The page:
Tuesday, June 26, 2007

work is hard

I feel like a bourgeoise douchebag for saying this, but damn it's been a long time since I had anything remotely like a regular job. 8-hour days are like a foreign language.
I actually really like my job (although I have to admit a shudder ran through me when I saw "Product of Columbia" on my bunch of roses this afternoon and I recently didn't put a movie on my blockbuster queue because it was about a girl working in a South American flower plantation). The first few days are hard anywhere (or so I remember from long ago) because there's so much new information being thrown at you at once; today and yesterday I could barely talk normally when I left because my brain was just completely gone. I'm also being thrown into this rather quickly, and instead of the lengthy training period I was hoping for I'm working completely alone tomorrow, Thursday, and Sunday. That seems crazy to me; yesterday I barely knew half the flower names and now I have a freaking key to the store. So far I'm pretty good at the easy stuff (cleaning, faxing, getting flowers prepped for the freezer) and not so hot at the "real" flower stuff, like arrangements and bouquets. But hey, there's always time to improve. I need to read and learn more about color matching, arrangement techniques and styles, all the jazz. Anyway, that's all.

Thursday, June 21, 2007

Mrs. Dalloway said she would buy the flowers herself

James Bond and his penis (or possibly phallus?) will have to wait a little longer. I got a job! Finally, after being out of school for just over a year, I have managed to become employed by somebody other than Civic. I'm going to start working at a flower shop in my neighborhood on Monday. I imagine flowers are not, so to speak, lily-white in terms of human rights and environmental issues, but for somebody who was desperately starting to wonder if working at Borders (or, god forbid, Starbucks) could be all that bad I'm feeling a little less righteous than I might otherwise be. Besides, since I've come to terms with the fact that I have to be employed somewhere and soon, I've realized that I could come up with something awful that was linked to practically every place I considered applying, at least the ones I had a chance in hell of actually getting hired at. At least I'm not working at the tanning place, and I can stop having nightmares about fruitless job hunts.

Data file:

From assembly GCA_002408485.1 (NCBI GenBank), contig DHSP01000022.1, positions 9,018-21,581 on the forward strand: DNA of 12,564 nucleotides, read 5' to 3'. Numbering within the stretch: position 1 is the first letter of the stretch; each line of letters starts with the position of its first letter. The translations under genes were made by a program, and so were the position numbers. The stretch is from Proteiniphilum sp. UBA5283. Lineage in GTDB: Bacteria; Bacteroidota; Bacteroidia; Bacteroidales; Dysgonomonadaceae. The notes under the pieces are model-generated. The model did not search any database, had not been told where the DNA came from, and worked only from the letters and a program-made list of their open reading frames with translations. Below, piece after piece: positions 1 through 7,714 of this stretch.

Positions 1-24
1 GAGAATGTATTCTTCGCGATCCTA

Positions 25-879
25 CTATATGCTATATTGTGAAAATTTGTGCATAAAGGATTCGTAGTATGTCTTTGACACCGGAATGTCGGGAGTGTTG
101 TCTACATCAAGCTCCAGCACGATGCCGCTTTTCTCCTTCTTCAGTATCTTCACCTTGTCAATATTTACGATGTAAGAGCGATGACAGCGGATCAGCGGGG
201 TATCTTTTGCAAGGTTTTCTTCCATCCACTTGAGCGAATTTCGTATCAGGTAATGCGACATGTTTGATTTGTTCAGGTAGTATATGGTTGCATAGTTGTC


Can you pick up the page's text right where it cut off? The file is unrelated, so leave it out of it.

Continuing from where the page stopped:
While I'm on consumerism etc., I must mention that I'm also on that Blockbuster Total Access thing, so I can rent as many movies as I want every month. Does anybody have any suggestions?

Saturday, June 16, 2007

penii upcoming

I watched the new James Bond movie "Casino Royale" the other night. (Overall review: eh.) But it sparked my memory of one of my readings for a class I took a few years ago that was titled "James Bond's Penis". So maybe I'll link those two experiences together sometime soon, as soon as I can force myself through the article again :)
It's hot and muggy here today and I have a headache. I've been waiting for about 3 days now to hear whether I got a job at a flower shop in my neighborhood, which is frustrating. That's all, I guess. Maybe I'll go paint my toenails again.

Wednesday, June 13, 2007

vanishing act

A few weeks ago, my girlfriend Tabitha either lost her wallet or it was stolen. (It disappeared withing less than a block, so foul play seems like it's at least an option.) In it were, very unfortunately, her ohio drivers license and her social security card.
Here's the problem: in order to get a social security card, you need a license or some other form of valid ID, like a passport, which she does not have. In order to get a license, you need a social security card or some other form of valid ID, and also some sort of approved signature, like a credit card or a cancelled check from within the last 60 days. Tabitha doesn't have a bank account, and her credit cards (which were already cancelled but still being carried around) were in her wallet. So, because she doesn't have a bank account or credit cards, and because both of the most common forms of identification were in the lost wallet, she can't replace anything. In the short term, this means she can't drive (assuming there was even a car around, which there isn't), go into bars or buy liquor, get a different job, and she couldn't fly if she needed to. More scarily, she can't establish her identity in any sort of real way until we manage to think of a way to get around the rules at the DMV. It's so strange to me that the simple loss of a wallet could lead to the loss of so much possibility; it feels like she has been erased from the government-approved world and placed in this marginal area where her activity is limited, sometimes severely. It also feels somewhat descriminatory to me, like not having a bank account or a passport is some sort of frowned-upon circumstance that can impair your ability to do certain very important things. Perhaps I'm overreacting, but this is becoming a real problem and it's kind of stressing us both out.
So, can anybody think of a clever way to help with this? How do you establish the identity of someone whose identity may have been literally stolen? I'm sure this is not the first time this set of circumstances has come up, so there must be something. Anybody?